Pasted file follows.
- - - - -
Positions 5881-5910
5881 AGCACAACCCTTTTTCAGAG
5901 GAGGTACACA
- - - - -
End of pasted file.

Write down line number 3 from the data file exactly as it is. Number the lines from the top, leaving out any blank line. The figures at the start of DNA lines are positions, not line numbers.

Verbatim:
5901 GAGGTACACA